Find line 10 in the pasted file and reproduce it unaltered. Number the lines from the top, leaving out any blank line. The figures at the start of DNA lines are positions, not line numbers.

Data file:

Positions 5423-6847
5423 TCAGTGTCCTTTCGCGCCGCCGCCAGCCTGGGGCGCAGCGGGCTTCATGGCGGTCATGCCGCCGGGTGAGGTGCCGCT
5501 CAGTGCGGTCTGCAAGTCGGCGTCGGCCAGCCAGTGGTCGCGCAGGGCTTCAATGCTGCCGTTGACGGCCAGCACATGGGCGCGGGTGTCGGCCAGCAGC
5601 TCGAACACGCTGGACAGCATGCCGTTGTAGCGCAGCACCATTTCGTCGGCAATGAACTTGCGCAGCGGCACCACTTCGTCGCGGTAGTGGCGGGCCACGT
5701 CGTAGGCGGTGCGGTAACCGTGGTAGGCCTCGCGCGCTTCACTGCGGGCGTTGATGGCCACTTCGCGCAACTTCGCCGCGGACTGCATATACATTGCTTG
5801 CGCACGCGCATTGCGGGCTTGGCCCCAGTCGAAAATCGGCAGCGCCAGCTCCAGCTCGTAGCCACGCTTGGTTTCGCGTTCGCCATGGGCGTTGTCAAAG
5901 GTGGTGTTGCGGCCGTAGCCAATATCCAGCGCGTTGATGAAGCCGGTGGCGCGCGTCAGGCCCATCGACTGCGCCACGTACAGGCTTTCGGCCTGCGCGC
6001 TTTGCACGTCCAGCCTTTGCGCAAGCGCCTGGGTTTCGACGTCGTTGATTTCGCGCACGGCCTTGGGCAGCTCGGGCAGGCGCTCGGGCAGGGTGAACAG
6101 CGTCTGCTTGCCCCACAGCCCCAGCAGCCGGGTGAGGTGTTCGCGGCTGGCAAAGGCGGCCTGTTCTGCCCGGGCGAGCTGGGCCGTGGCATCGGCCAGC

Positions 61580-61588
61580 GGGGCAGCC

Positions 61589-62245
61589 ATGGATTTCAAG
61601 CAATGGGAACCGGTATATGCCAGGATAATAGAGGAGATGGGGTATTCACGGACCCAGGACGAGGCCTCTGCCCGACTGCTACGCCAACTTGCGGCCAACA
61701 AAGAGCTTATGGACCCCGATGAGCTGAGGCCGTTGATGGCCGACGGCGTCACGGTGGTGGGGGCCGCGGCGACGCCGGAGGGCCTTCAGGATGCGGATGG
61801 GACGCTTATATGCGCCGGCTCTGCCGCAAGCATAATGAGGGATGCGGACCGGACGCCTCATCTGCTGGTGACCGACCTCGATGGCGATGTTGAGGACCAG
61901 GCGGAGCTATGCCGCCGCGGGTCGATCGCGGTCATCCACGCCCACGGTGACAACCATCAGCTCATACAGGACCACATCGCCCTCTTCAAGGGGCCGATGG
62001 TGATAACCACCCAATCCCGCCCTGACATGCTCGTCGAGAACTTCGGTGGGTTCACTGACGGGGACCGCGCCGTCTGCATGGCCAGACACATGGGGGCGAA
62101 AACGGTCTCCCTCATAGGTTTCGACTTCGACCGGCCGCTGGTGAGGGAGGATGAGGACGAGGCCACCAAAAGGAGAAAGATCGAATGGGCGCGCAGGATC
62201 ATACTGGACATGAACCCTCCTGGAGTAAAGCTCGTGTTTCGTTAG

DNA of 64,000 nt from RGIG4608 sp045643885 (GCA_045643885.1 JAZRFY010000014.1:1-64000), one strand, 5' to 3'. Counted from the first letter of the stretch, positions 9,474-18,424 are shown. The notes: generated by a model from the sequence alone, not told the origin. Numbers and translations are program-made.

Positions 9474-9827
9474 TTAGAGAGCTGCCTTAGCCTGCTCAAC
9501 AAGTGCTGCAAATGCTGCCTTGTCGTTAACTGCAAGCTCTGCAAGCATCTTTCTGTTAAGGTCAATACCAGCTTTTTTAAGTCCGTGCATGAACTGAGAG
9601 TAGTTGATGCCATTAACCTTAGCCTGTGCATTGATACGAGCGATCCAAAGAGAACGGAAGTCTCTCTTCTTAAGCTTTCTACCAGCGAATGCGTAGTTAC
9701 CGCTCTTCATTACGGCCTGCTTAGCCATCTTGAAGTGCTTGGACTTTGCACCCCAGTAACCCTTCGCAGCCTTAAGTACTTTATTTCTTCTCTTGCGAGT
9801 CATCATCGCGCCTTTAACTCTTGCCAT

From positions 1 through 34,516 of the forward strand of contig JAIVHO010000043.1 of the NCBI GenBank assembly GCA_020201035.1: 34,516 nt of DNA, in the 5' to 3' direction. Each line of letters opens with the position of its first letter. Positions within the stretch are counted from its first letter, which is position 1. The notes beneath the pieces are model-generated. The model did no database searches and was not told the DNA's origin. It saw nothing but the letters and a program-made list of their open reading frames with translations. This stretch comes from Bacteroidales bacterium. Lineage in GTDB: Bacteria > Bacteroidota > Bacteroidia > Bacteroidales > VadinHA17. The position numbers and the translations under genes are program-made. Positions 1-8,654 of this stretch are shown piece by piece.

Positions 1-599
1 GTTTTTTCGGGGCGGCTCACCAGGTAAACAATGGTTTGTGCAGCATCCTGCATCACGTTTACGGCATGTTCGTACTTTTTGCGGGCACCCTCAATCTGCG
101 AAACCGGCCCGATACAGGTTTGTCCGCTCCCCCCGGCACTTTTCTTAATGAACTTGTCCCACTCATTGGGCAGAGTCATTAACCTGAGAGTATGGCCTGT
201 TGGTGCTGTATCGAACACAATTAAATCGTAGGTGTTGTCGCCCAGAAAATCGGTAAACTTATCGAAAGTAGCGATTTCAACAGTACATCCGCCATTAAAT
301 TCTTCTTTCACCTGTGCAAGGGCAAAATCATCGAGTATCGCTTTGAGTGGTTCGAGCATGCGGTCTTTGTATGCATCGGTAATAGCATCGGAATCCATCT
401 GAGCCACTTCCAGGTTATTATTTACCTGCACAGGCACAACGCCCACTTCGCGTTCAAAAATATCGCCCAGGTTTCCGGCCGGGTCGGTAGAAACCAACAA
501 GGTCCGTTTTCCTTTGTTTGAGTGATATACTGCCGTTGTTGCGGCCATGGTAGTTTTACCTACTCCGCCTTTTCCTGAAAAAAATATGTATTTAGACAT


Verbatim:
Positions 61580-61588